Professor of Classics Kirk Ormand recently published a review of a volume of collected essays, titled Sex, Knowledge and Receptions of the Past, edited by Kate Fisher and Rebecca Langlands (Oxford University Press, 2015). The volume deals with the reception of past traditions in the formation of modern theories of sexuality, sexual identity, and gender presentation. Ormand’s review appears in the Journal of the History of Sexuality 27 (2018): 482-484.
Visiting Assistant Professor of Rhetoric Lyndsey P. Beutin was an invited speaker at Yale University's Gilder Lehrman Center for the Study of Slavery, Resistance, and Abolition. Beutin presented a lecture "Trafficking in Anti-blackness" as part of the Center's symposium.
Emeritus Professor of History Steven Volk wrote an op-ed, "President Trump using backdoor means to alter drastically the U.S. immigration system" in the Cleveland Plain Dealer.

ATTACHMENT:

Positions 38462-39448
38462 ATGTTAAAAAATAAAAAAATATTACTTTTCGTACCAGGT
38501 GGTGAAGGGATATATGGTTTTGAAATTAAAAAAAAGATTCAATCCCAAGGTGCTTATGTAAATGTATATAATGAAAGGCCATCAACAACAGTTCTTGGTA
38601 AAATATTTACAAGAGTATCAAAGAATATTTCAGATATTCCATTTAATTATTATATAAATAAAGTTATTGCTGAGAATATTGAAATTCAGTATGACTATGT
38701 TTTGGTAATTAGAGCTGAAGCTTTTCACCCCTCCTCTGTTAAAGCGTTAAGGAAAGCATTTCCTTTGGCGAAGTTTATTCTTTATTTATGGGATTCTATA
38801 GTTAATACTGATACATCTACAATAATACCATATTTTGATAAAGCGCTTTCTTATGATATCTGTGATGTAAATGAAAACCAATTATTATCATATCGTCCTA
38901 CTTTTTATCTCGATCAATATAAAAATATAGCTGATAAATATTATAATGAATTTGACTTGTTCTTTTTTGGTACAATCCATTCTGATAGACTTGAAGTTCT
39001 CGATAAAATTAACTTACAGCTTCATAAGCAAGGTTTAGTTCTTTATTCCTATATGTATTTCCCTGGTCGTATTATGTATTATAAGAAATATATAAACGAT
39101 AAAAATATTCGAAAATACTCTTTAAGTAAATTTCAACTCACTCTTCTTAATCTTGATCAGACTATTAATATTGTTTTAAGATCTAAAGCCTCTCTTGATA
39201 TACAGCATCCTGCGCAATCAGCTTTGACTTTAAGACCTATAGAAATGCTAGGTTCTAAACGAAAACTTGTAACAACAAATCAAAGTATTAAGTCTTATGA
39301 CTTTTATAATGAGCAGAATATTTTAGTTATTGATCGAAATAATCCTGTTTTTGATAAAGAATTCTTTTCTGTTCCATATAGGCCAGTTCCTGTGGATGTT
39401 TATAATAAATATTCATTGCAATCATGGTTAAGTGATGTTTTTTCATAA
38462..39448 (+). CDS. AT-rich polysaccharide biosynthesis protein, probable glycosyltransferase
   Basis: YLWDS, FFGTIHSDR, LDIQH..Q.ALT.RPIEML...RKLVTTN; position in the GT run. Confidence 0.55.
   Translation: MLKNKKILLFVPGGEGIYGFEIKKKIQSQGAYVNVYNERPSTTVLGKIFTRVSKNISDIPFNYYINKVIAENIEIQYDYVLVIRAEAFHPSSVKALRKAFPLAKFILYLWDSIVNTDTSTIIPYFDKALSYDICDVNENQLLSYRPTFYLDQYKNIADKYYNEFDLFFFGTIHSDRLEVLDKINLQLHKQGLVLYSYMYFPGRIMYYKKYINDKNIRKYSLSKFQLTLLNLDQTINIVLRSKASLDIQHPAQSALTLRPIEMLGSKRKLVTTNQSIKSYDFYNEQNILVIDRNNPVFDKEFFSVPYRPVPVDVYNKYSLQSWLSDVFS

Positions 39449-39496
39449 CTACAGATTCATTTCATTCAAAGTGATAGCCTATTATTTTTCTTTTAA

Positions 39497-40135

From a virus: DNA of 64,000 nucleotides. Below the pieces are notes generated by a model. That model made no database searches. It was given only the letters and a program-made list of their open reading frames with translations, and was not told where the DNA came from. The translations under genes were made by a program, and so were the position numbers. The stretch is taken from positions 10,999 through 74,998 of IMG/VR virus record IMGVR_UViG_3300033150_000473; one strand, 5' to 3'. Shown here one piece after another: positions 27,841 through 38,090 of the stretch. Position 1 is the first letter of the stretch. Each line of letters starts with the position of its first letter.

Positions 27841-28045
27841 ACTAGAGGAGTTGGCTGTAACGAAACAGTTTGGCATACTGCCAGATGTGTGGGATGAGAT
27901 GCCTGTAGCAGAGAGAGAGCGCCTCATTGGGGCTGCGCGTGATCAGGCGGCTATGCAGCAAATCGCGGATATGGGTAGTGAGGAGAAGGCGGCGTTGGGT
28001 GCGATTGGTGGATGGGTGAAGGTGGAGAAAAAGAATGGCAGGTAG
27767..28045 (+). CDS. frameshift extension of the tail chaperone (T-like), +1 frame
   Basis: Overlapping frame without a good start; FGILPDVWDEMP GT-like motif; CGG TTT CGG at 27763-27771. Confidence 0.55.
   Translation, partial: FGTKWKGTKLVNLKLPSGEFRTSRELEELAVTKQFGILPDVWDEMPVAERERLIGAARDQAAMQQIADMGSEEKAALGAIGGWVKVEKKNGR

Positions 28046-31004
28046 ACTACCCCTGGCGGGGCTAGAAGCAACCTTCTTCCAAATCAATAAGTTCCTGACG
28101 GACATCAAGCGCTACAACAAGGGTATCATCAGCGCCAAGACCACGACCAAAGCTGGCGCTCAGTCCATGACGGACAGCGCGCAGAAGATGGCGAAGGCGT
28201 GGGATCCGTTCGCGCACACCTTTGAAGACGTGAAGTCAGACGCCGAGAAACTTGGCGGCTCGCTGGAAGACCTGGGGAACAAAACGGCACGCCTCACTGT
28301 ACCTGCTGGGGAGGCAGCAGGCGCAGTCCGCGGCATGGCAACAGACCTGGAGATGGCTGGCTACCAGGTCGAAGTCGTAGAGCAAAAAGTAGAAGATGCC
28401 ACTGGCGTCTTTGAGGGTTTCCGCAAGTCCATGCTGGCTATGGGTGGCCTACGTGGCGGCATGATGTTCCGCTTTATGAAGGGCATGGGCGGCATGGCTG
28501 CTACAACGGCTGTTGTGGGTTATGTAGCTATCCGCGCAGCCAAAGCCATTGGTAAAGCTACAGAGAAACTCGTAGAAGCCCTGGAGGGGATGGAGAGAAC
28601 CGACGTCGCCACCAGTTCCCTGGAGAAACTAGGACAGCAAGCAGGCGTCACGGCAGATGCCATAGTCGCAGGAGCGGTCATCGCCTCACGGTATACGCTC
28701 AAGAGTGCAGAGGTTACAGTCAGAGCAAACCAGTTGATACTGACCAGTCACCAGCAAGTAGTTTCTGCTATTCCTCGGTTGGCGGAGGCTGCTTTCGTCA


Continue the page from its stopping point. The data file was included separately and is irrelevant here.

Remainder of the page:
Assistant Professor of Hispanic Studies Sergio Gutiérrez Negrón’s short story “People Who Go To The Beach Alone” was published in the Common as part of a dossier on contemporary Puerto Rican literature in the aftermath of Hurricane María. The story was translated by Hannah K. Cook '18.
Professor of Classics Kirk Ormand has recently delivered two public lectures. In September, he gave a paper titled “Women in and out of Time: Sappho and Atalanta” at Brown University. In October, Ormand participated in the 5th International Conference on Mythcriticism at the Universidad Autónoma in Madrid, Spain (Oct. 17-19), where he delivered “Verhoeven’s Robocop as Modern Oedipus.”
Christopher Trinacty, associate professor of classics, gave an invited lecture titled “The End of the World: Catastrophic Flooding in Seneca’s Natural Questions” at George Washington University. The lecture suggests a new way of reading the flood narrative of the work as part of larger Stoic ideas about time and cyclical history. Trinacty also published a chapter in the volume Intratextuality and Latin Literature (DeGruyter, 2018). The chapter, “Nulla res est quae non eius quo nascitur notas reddat (Nat. 3.21.2): Intertext to Intratext in Senecan Prose and Poetry” analyzes the way that Seneca links his works to those of his predecessors. Trinacty also published a book review on P. Kragelund’s Roman Historical Drama: The Octavia in Antiquity and Beyond in the journal Gnomon 90 (2018) 660-62.